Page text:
In 2004, the Supreme Court sowed the seeds for a national-security upheaval when it ruled, in Rasul v. Bush, that war prisoners held outside the United States had a right to challenge their detentions in federal court. Last year, in Boumediene v. Bush, the justices continued the seismic shift, holding that the right they had invented in Rasul — a right extended to aliens whose only connection to the United States is in waging war against it — was somehow rooted in our Constitution.
Thursday, the inevitable earthquake struck as a federal court in Washington took the imperial judiciary global. Though Rasul and Boumediene involved only the detainees held at Guantanamo Bay, Cuba, Judge John D. Bates (a George W. Bush appointee) ruled that alien combatants detained by our military in Bagram, Afghanistan — an active combat zone — are entitled to petition the federal courts for their release.
Let’s be clear about what this means. Judge Bates is saying that, under the Supreme Court’s rulings, the jurisdiction of the federal judiciary extends everywhere in the world, without limitation, and it includes the power to micromanage wars as they are being fought.
Judicial authority had — until about five years ago — been limited to sovereign American territory, but Judge Bates has decided that the courts have the last word wherever our government acts. To say this violates the separation of powers is an understatement. Our system insulates judges from political accountability, and our courts have no institutional competence in war-fighting or foreign policy — tasks assigned to the political branches, which answer to voters. Under this ruling the judges, not the war-fighters, will decide who the enemy is and how he is to be dealt with.
The handwriting for Thursday’s power-grab has been on the wall for five years. The Rasul decision appeared containable at the time. The Supreme Court’s 6–3 majority seemed to constrict its claim of jurisdiction to Guantanamo Bay, based on the unique circumstances of that enclave: Though Cuba retains sovereignty, the U.S. exercises total control, potentially in perpetuity, under a 1903 lease and a 1934 treaty.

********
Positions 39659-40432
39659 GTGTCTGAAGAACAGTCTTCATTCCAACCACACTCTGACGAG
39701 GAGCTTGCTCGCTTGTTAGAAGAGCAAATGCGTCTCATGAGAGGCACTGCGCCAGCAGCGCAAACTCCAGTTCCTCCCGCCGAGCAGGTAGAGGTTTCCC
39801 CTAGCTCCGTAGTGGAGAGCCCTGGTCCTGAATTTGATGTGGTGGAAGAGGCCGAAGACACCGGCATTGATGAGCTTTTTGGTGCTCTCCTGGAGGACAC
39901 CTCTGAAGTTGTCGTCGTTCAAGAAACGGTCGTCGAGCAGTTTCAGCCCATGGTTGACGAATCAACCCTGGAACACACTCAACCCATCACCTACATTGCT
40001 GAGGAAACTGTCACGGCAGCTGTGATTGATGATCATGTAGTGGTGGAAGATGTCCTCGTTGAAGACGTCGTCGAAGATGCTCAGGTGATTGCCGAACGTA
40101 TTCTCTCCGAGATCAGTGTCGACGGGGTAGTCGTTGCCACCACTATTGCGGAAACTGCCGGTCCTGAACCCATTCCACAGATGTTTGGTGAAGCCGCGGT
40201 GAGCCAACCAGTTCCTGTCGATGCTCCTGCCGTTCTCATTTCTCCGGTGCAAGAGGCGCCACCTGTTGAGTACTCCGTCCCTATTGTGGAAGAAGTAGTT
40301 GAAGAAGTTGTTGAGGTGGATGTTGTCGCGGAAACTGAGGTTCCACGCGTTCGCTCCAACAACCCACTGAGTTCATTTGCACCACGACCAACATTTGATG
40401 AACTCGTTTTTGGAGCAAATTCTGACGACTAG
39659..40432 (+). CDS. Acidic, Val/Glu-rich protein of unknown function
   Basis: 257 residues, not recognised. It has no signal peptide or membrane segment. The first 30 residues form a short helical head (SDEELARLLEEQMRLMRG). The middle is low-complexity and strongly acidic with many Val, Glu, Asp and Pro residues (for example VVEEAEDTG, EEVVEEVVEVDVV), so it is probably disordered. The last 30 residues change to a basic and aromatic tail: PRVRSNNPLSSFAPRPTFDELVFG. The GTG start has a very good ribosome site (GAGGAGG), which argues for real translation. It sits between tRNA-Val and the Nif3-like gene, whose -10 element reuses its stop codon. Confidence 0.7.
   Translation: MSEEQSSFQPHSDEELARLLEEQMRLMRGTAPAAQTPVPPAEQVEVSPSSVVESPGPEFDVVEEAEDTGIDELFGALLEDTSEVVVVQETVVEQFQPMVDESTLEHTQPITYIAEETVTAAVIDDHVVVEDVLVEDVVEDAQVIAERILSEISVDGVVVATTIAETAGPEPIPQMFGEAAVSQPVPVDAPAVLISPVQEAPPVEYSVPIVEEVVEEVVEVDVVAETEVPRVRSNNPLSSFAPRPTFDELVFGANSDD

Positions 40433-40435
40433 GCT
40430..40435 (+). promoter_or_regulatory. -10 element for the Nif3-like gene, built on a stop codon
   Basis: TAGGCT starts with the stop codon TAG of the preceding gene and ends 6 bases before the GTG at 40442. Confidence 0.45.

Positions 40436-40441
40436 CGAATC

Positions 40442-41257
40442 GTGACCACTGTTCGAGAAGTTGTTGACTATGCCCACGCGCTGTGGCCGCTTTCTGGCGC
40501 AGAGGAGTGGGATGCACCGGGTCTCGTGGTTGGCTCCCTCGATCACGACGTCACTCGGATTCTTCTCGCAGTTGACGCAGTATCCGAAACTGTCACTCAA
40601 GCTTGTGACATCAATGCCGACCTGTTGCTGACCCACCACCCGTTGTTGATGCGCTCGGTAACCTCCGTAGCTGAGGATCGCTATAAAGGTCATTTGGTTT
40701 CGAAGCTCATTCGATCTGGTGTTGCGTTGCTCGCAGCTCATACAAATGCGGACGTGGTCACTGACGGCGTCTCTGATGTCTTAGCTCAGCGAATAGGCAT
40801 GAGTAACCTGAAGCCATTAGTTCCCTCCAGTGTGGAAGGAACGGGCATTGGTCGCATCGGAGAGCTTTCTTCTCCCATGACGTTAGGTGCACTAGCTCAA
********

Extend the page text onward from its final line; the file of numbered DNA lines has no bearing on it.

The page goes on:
Writing in dissent, Justice Scalia presciently observed that, by abandoning American sovereignty as the limit of its jurisdiction, the Court had essentially claimed judicial dominion “over the four corners of the earth.” Scalia reasoned that diplomats’ obtaining control through a lease was no different in effect from a military brigade’s obtaining it by force of arms. The majority had offered no limiting principle. If the Court claimed jurisdiction over Gitmo, there was no reason why “parts of Afghanistan and Iraq” should not be regarded as equal subjects to judicial oversight. The justices, not the commander-in-chief, would be calling the shots.
Congress tried to limit the damage. In response to Rasul’s implausible claim that the federal habeas-corpus statute gave federal courts jurisdiction over Guantanamo Bay, lawmakers amended the statute to make clear that this was not the case. Not to be denied, the Court simply swept that legislation aside. In Boumediene, the justices claimed it was not just a statute but the Constitution — the compact between the American people and their government — that somehow vested alien enemies of the American people with a right to challenge, in the American people’s own courts, their detention by the American people’s military, during a war approved by the American people’s representatives.
Predictably, Judge Bates has taken the next step. He reasoned that if the font of federal court jurisdiction is not U.S. sovereignty but de facto U.S. control, the Bagram military base in Afghanistan, which we firmly control, is no different from Gitmo. There was, however, a major difference: Bagram is in an active zone of combat. This was a circumstance even the Boumediene majority suggested was entitled to special consideration. Bates gave it none. And if Boumediene commands that everyone within U.S. court jurisdiction is vested with U.S. constitutional rights, why shouldn’t a prisoner in Afghanistan have the same privileges as a prisoner in Gitmo? Or, by Bates’s logic, as a prisoner in Pittsburgh?
The result? Battlefields are now crime scenes, and the U.S. military will be forced to behave like a team of police investigators. If they want to capture enemy agents rather than kill them, our troops had better carefully rope off the crime scene, meticulously gather the physical evidence, record witness statements, administer Miranda warnings, and make certain a contingent of defense attorneys is available for interrogation purposes. That isn’t how wars are fought.
There was a time when the courts were thought to be a branch of the American people’s government, and when the United States went to war, the courts were part of the national war effort. Today the courts exist not within but above the government. Their goal is not American victory, but global due process. They see the American people and al-Qaeda like any other pair of litigants — equals before the bar of transnational justice. Unfortunately, al-Qaeda has its own ideas about due process, which is why we entrust the fighting of wars to soldiers, not judges.